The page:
That said, there will be posts dedicated to waxing lyrical about Paris but for this one, I just wanted to introduce some new stuff that I've learnt about the French, namely, some secrets about the way they eat. It's a topic that's much-discussed and it's definitely of interest to me -- how is it, that they are able to eat all that DECADENT food, and still remain slim, with relatively great health? I suppose I got a little worried after all those pastries in both Montreal and Paris and well, being someone who's always been a bit preoccupied about weight and healthy eating (ask any of my friends ;p), I figured there's no better time to take a leaf out of the French's book. 

The book, The French Twist: Twelve Secrets of Decadent Dining and Natural Weight Management, by Carol Cottrill, was simply fantastic. I devoured it in just a few days over the past week and there have been so many gems gleaned from it! But just as a teaser, here are the 12 secrets that she's written about: 
1. Embrace your individuality, your beauty, and your natural weight. 
The French woman accepts her body and rather than strive to attain a model's physique and weight through strict, obsessive diet and exercise, aims to keep herself at her natural weight through natural means. Here's the thing - they tend to regulate their weight through relying on internal cues, such as eating slowly enough to know when they are almost full and satisfied, then stopping, rather than relying on external cues such as when their plate is clean or when the TV show they are watching is over.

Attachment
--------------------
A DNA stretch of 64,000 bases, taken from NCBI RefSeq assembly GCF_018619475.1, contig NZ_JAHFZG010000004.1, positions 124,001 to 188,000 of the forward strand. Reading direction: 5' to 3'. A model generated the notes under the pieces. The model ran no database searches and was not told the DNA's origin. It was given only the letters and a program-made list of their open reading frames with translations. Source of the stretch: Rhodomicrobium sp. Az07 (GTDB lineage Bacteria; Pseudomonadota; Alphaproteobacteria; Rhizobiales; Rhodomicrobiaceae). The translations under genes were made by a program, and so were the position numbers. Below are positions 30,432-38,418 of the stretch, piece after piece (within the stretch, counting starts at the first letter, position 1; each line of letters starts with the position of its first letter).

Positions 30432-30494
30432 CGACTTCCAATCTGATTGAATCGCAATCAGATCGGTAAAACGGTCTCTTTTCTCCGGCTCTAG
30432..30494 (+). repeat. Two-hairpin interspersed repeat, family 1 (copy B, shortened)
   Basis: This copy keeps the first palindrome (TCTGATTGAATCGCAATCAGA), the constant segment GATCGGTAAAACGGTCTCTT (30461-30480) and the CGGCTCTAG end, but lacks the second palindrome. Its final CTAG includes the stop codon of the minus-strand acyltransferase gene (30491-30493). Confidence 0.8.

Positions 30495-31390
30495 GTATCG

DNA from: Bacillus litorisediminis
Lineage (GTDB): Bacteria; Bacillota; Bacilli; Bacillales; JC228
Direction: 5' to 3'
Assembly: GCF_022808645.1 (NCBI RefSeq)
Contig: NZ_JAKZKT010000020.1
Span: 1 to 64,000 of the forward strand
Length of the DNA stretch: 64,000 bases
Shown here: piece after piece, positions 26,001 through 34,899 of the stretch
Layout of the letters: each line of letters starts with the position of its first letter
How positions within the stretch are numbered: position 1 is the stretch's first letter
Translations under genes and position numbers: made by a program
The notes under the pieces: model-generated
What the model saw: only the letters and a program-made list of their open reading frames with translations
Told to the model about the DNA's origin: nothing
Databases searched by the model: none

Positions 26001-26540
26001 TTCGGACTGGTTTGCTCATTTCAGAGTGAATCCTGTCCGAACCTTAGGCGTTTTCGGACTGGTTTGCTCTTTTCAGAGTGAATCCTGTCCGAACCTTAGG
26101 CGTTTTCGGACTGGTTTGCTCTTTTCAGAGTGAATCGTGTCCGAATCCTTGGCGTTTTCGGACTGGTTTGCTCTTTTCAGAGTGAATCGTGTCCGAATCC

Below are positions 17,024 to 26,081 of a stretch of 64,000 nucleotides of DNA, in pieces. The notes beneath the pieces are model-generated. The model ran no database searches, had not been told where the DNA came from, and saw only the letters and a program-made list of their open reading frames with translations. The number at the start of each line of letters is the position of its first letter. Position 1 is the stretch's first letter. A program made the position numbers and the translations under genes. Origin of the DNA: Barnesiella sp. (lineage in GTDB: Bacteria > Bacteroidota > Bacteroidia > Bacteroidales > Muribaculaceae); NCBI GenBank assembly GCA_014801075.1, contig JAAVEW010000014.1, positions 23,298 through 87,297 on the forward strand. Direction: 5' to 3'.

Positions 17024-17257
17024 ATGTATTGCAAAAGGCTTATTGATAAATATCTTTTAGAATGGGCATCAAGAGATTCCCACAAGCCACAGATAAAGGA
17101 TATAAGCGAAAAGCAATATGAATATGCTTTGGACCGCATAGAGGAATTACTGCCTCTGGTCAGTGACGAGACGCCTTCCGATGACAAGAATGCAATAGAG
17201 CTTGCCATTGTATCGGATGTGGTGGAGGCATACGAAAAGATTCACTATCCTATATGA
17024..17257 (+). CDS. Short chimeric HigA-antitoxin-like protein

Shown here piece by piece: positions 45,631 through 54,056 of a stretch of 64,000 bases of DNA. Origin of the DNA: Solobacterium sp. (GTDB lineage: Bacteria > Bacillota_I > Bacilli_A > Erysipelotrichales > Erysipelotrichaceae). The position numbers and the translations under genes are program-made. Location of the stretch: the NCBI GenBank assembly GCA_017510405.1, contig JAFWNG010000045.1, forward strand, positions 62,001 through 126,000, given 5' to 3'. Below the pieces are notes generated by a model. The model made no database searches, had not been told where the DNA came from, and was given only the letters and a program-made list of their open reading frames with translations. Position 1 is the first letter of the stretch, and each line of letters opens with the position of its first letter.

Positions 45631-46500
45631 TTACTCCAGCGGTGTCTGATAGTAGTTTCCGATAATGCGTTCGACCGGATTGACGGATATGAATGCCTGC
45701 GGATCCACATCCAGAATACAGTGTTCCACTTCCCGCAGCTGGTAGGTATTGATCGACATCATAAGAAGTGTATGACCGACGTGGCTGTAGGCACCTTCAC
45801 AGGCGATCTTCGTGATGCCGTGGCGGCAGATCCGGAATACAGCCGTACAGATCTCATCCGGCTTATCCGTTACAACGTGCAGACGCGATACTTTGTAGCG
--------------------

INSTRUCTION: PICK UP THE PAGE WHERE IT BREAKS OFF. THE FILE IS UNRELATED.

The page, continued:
2. Do not resist that which you crave. The more you resist, the more it's likely to come back to you. 
Diets are not the way to go. Because most of the diets revolve around restriction and denying oneself of certain types of foods. Rather than abstain from or deny oneself certain types of foods e.g. chocolates/carbs completely, it's better to give in to cravings but learn to eat in moderation. And after awhile, you'll realize that when you can have something and you've eaten a bit of it already, you don't crave it so much any more. 

3. Quality over quantity. 
Well cooked food from fresh produce is always better. "Elevate the quality of your food, and you will naturally eat less because high-quality, nutrient-dense food delivers the vitamins, minerals, and nutrients we need to feel satisfied." 'Nuff said. I do know that it's often the higher quality foods that are more expensive and hence less accessible to certain groups of people. It's something that should/needs to be changed but in the meantime, it's also good to consider that spending more money on healthy foods also means you'll be able to spend less money on recovering from illness. Investing in your health is probably the best form of investment you can make for yourself. 

4. Eat pleasurably. 
The French have a way of eating leisurely and savoring their meals. I never thought of it this way until reading the book but, "Hunger is the best sauce". And from the French point of view, instead of rushing through and scarfing down food when hungry, it's better to wait, feel the hunger and savor each bite slowly, enjoying the food through heightened senses.